After 10 years in business, even a favorite neighborhood restaurant can use a little—or a lot—of freshening up. In Needham Heights, Blue on Highland recently reopened after a major makeover to both the aesthetics and the menu. The Eames-inspired bar is now the focus of the dining room, complete with repurposed barstools from the 1940s that were originally intended for submarines. Also of note are six new high-walled booths conducive to a more intimate dining experience.
As for the modern American menu, it now features dinner options such as a blue crab cocktail with housemade cocktail sauce and a Highlander burger topped with Vermont cheddar, slow-braised short rib, crispy onion strings and a roasted garlic Worcestershire demi-glace. Lunch includes treats such as shrimp tacos with a lime-dressed slaw and chipotle sauce, short-rib grilled cheese on Texas toast and a hot-buttered lobster roll on brioche.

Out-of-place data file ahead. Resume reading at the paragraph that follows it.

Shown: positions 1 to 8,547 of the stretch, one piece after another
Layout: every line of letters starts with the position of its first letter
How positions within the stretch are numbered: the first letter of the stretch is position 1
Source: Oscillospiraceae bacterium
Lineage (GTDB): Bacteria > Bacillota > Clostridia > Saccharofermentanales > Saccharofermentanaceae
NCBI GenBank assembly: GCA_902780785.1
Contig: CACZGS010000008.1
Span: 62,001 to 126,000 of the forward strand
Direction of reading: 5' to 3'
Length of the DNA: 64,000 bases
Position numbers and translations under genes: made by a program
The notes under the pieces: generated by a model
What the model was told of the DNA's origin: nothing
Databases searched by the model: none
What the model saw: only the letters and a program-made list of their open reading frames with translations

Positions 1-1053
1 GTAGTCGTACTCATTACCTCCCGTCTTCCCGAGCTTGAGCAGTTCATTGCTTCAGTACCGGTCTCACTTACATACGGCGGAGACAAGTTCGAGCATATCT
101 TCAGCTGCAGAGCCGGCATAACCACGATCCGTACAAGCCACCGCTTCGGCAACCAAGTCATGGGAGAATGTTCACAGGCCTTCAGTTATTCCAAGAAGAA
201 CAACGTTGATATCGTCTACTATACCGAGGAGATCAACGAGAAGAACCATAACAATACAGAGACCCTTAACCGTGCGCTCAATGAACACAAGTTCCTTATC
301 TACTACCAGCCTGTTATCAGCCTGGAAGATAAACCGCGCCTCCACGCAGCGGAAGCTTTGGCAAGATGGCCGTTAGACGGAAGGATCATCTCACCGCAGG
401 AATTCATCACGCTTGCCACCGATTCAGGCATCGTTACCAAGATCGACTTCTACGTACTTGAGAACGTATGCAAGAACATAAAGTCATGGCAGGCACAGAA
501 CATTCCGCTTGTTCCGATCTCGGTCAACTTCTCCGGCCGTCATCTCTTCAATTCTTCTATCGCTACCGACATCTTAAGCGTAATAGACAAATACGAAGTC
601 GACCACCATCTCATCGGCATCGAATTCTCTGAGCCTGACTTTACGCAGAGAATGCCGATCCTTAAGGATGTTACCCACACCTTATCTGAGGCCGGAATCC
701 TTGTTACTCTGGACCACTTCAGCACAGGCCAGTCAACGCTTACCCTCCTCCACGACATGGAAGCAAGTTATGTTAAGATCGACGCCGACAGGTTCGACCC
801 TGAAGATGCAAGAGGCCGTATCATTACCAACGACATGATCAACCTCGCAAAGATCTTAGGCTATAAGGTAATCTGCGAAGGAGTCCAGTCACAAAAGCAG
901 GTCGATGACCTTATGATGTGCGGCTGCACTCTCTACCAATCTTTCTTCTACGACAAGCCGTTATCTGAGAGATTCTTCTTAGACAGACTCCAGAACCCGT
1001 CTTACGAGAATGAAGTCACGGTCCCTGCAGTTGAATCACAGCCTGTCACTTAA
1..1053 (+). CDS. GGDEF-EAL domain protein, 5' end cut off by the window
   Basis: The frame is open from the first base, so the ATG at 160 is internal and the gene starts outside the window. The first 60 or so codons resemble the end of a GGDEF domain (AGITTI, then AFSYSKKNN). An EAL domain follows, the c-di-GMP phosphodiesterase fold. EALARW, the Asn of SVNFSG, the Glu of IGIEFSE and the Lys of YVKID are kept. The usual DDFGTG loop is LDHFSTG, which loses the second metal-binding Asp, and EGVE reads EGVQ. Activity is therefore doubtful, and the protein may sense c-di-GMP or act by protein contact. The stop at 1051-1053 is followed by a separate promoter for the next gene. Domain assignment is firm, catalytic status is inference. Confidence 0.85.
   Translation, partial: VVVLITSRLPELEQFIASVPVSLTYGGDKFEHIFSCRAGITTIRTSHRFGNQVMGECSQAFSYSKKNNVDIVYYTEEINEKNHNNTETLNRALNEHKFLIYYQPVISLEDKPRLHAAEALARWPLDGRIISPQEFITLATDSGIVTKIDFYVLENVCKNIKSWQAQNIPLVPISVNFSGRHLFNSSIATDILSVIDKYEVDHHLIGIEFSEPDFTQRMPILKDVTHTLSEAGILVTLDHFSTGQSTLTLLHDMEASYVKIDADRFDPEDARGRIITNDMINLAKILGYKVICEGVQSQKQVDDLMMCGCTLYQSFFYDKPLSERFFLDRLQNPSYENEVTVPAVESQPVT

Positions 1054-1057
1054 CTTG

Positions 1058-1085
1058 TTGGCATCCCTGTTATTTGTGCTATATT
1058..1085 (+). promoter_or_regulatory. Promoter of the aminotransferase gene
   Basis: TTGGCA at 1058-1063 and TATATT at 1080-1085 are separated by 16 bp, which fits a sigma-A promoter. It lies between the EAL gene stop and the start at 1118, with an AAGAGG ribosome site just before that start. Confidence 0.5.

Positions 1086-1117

For those who prefer a home-cooked dinner without the chores of shopping and chopping, Pantry has opened its doors in Brookline’s Washington Square. The shop offers a rotating roster of “recipe kits” complete with all the preportioned ingredients (locally sourced when possible) you’ll need to prepare dinner for, say, a date with that special someone you’re finally inviting to your apartment. Early examples of seduction suppers are shepherd’s pie with quinoa crust and sweet potato flautas with radish and jicama salad. … In Hyde Park, Antonio’s Bacaro, originally slated to open in May, is still on track, albeit a slower track. The owners, who run the popular Sophia’s Grotto in Roslindale, tell us to expect a fall opening. … Finally, why do so many new and upcoming restaurant names sound like mutual funds or corporations? Republic. Waypoint. Committee. Maybe a Chinese restaurant could be named Hunan Resources. Or maybe we can just appreciate that one of the worst-named restaurants in the country recently opened in Raleigh, North Carolina. It’s called Death & Taxes.